Well, that was disappointing -- surprising too because I had held out some slim hope that somehow “Fargo” would redeem itself in the season finale that aired on FX Wednesday night.
Alas, that did not happen, and we were left trying to guess the answer to a big question that hung in the air as the season came to a close.
This had to do with whether or not the dentally challenged arch criminal known as Varga (David Thewlis, pictured above) would escape the clutches of the former sheriff from Minnesota played by Carrie Coons.
The final scene in Wednesday's finale to this third season of “Fargo” (Episode 310, if you're keeping count) was a coda of sorts suddenly presented as occurring five years after the season's time frame, which I believe was 2010.
In this added-on scene, the sheriff character was now working for the U.S. Department of Homeland Security and Varga, a Briton, was being detained at JFK Airport. There, in an interrogation room, the ex-sheriff declared that she finally had him, while he insisted that some unknown authority figure would soon walk through the door and free him.
Then the show ended with no resolution, which might have been frustrating if I had cared. The problem was, I had ceased caring about these characters long ago and was only watching this season to the bitter end out of a sense of professional obligation, since I had already railed about its deficiencies in several columns already.
Among these was its inexplicable focus on Jews who were portrayed as money-grubbers and “fixers.” Two were killed and a third was poisoned. He didn't die but was permanently crippled.
At other times, there were stories told about Russian pogroms and the killing of Jews. How these connected to the show's storyline -- which involved this Varga character coming to town and muscling his way into taking over a parking lot company -- was never made clear.
Let the record show that the season finale contained a surprise “reveal” -- that it was the wealthy widow who was behind Varga and the takeover of the parking-lot empire all along. Her name was Mrs. Goldfarb. Oy vey!
I do remember making a note at some point while watching Episode 8 that a Volkswagen had turned up as a means of providing an escape for two of the show’s criminals who were then desperately in need of a means for lamming it. “The irony [of using a VW Beetle in this show in which the persecution of Jews was an obsession] is noted,” I wrote then.
Not only were characters and storylines set adrift with no satisfactory conclusion (such as the Russian thug who lost an ear), but this show was gratuitously disgusting.
We can all debate the necessity for scenes of graphic violence in TV shows and movies with an eye toward determining whether they add to or subtract from the plot or the experience of watching a film or TV show.
Some time while watching Episode Five, I wrote this sentence in my notes: “I have to conclude that this is the worst show of the year. It is unrelievedly disgusting.”
No other notes follow to indicate what precipitated this statement. However, while watching Episode 8, I noted a few examples.
These notes point out that in quick succession, one character was seen standing over a toilet urinating, followed closely by a scene showing Varga taking a phone call while sitting on another toilet and, well, doing something else. “What a horrible show this ‘Fargo’ is,” I wrote at the time.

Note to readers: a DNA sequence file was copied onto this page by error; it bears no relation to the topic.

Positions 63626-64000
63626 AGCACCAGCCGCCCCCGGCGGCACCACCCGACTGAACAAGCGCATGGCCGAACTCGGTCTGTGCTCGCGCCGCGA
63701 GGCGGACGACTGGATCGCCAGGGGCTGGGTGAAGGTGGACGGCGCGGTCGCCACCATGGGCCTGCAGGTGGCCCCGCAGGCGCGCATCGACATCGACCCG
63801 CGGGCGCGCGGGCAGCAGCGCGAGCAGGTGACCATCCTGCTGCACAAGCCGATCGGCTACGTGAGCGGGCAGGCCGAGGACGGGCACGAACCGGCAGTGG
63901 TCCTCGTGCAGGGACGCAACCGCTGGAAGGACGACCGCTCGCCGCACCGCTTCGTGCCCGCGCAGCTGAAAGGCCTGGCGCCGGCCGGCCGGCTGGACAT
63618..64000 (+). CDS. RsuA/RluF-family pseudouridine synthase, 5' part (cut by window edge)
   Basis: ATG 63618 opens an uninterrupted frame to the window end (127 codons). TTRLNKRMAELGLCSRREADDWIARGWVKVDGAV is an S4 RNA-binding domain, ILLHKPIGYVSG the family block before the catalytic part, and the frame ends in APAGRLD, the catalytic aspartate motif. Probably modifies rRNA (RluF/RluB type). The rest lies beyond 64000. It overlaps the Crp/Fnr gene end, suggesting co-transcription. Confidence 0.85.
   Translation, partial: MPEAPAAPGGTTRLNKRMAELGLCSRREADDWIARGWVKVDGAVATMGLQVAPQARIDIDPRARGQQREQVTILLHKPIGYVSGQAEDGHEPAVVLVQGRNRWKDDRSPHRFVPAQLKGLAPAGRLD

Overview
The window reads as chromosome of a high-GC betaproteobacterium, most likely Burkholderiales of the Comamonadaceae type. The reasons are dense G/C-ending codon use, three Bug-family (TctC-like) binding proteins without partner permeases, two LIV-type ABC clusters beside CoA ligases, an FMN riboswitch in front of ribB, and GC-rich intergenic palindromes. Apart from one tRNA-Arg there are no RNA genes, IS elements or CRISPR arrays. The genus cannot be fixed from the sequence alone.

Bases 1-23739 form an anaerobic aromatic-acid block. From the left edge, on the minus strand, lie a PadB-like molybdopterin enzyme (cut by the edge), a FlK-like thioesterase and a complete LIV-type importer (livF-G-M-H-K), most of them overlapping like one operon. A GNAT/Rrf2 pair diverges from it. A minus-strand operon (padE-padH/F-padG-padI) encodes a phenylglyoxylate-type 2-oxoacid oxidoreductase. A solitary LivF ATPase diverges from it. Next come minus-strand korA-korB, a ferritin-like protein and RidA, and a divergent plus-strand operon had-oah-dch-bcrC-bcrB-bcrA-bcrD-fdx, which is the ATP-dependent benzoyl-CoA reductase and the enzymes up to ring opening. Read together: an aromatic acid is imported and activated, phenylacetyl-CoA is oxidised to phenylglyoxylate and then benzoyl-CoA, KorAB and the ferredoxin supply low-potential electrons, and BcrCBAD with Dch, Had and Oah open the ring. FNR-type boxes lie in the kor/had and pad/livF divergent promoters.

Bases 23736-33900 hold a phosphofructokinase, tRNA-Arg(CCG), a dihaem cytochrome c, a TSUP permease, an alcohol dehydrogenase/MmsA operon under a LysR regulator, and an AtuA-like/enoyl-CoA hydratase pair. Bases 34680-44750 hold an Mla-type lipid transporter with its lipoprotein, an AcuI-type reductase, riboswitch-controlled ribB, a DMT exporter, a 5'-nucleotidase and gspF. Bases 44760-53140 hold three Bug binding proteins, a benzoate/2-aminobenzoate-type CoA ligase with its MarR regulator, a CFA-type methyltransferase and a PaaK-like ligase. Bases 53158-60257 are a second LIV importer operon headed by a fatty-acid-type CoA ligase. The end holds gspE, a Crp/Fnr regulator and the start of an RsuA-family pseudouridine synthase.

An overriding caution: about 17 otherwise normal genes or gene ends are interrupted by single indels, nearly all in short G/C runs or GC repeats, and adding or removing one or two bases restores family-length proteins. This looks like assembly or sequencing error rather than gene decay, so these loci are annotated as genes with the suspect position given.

During Episode 9, it occurred to me that the makers of “Fargo” have raised the depiction of murder and the bleeding that results from it to heretofore unprecedented levels of fetishism.
My notes refer to a scene in which a man was suddenly shot to death in his kitchen while removing a container of milk from a refrigerator. The result was a pool of red blood mixed with white milk that seemed to have been filmed lovingly as it spread slowly from beneath his body onto the kitchen floor.
This theme recurs in my notes for the finale, which I watched in advance of its airing on Wednesday night. “Another fetishistic pan over a man's dead body,” I wrote, “in this case, a state trooper.”
In the end, this third season of “Fargo” was a meaningless gore-fest that had nothing to say about violence, law-breaking or our world in general.
Though I agree the finish was quite unsatisfying, think the reviewer is putting way to much into the Jewish subplot, if there really was one. I write this as an Italian-American. Iif you didn't watch gangster movies because they were unfair to my people, you would have missed some good flicks. Fargo failed because it didn't resolve Varga's fate and it stole the Sopranos ending when you didn't know whether Tony was killed or not. The only good thing about Fargo this season was the acting of Carrie Coons and David Thewlis. Other that than, FX should just leave the series die a natural death with Season 3.
In a word, Adam? Wrong. Three words? Entirely effing wrong. And I say that despite the fact that I have yet to view the DVRed Season Finale. Disappointing though it may have been for you with regard to it's perceived lack of a "tie it all up in a nice pretty ribbon" ending, all of the episodes which preceded it were really quite good. Some extraordinarily so. Lemme guess. You didn't like Season One of Twin Peaks, either.
Noah Hawley - the showrunner and writer of the season finale - is a gifted storyteller with a flair for stylized, dreamy narratives. If things wrapped up in a bow, it wouldn't be Fargo.